I had another great night's sleep-that's something I could get used to for the rest of the hike. We left camp just after 7:30 with the hope of doing a long day to make tomorrow's hike into town shorter.
The sky was hazy with smoke. The nearest ridges were tinged blue and the ridges beyond them faded away into the glaring haze. Portrait and I figured the smoke was from the fire we saw yesterday-we had crossed the valley and were climbing up the ridge where we had seen the column of smoke. If it was the same fire it had grown a lot over night. There was enough smoke that I could taste it with every breath as we climbed upward.
Everyone we passed going south said the smoke got worst as the climb went higher. It did seem thicker as we went up. Even with the haze the view of the ridges were lovely. The mountains became ghost in the thick smoke.
We followed the trail down. We had left most of the smoke on the other side of the ridge. The air was a little cleaner to breath but the views were still hazy. At lunch we had only done eight miles (all uphill) but my pace was slower on the downhill because of my tendons.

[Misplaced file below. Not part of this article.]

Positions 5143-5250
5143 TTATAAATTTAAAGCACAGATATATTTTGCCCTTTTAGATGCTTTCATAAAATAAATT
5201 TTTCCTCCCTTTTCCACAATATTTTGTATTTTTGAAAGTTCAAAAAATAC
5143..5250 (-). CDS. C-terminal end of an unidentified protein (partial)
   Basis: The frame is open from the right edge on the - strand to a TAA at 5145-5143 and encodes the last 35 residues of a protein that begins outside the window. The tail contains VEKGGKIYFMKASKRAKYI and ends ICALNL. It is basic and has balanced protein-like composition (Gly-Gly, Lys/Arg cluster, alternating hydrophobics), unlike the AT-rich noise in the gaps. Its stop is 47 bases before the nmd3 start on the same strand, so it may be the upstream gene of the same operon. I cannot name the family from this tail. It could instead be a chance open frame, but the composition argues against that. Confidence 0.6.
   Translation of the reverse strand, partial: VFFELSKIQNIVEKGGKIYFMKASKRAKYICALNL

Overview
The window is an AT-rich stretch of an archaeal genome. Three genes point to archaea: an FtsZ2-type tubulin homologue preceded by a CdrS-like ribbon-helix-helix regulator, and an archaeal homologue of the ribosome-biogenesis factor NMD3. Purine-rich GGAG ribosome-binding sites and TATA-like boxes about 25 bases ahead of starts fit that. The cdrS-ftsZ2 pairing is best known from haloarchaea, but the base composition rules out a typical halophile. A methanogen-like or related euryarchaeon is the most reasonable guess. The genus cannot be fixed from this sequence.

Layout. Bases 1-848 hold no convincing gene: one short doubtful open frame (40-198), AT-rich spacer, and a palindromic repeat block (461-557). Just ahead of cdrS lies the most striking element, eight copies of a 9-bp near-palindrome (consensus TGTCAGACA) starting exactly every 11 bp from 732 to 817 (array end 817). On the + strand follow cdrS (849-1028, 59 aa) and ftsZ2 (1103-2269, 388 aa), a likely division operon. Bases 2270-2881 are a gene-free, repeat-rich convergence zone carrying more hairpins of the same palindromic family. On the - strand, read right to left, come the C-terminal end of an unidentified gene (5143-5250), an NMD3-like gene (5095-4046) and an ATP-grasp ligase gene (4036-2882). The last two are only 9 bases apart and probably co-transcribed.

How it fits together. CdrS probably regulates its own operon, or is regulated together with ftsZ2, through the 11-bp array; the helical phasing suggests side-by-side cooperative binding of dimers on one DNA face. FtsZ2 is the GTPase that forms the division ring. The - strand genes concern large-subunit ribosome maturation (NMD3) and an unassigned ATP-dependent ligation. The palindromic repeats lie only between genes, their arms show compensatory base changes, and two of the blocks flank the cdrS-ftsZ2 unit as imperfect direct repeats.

It was a very long two miles for me. My least favorite trail with the hurt tendons is down hill and rocky and it was two miles of that. The rocks shifted underfoot which would jar my tendon causing a sharp pain (and grimace). Finally, at dusk, we were down at the spring.
Portrait filled up and went in search of a campsite among the pines while I filled up. The water was almost painfully cold when I plunged my hand in to fill my bottle. It was some of the best water I had on trail.
I could hear Portrait whistling and I followed the tune more than the trail. He had found us a nice place for the night. I was too weary to do much and without clearing the ground I put down my tyveck, tested the feel of the ground, and called it home while I took off my shoes. I had no intention of moving for the rest of the night except to brush my teeth after dinner.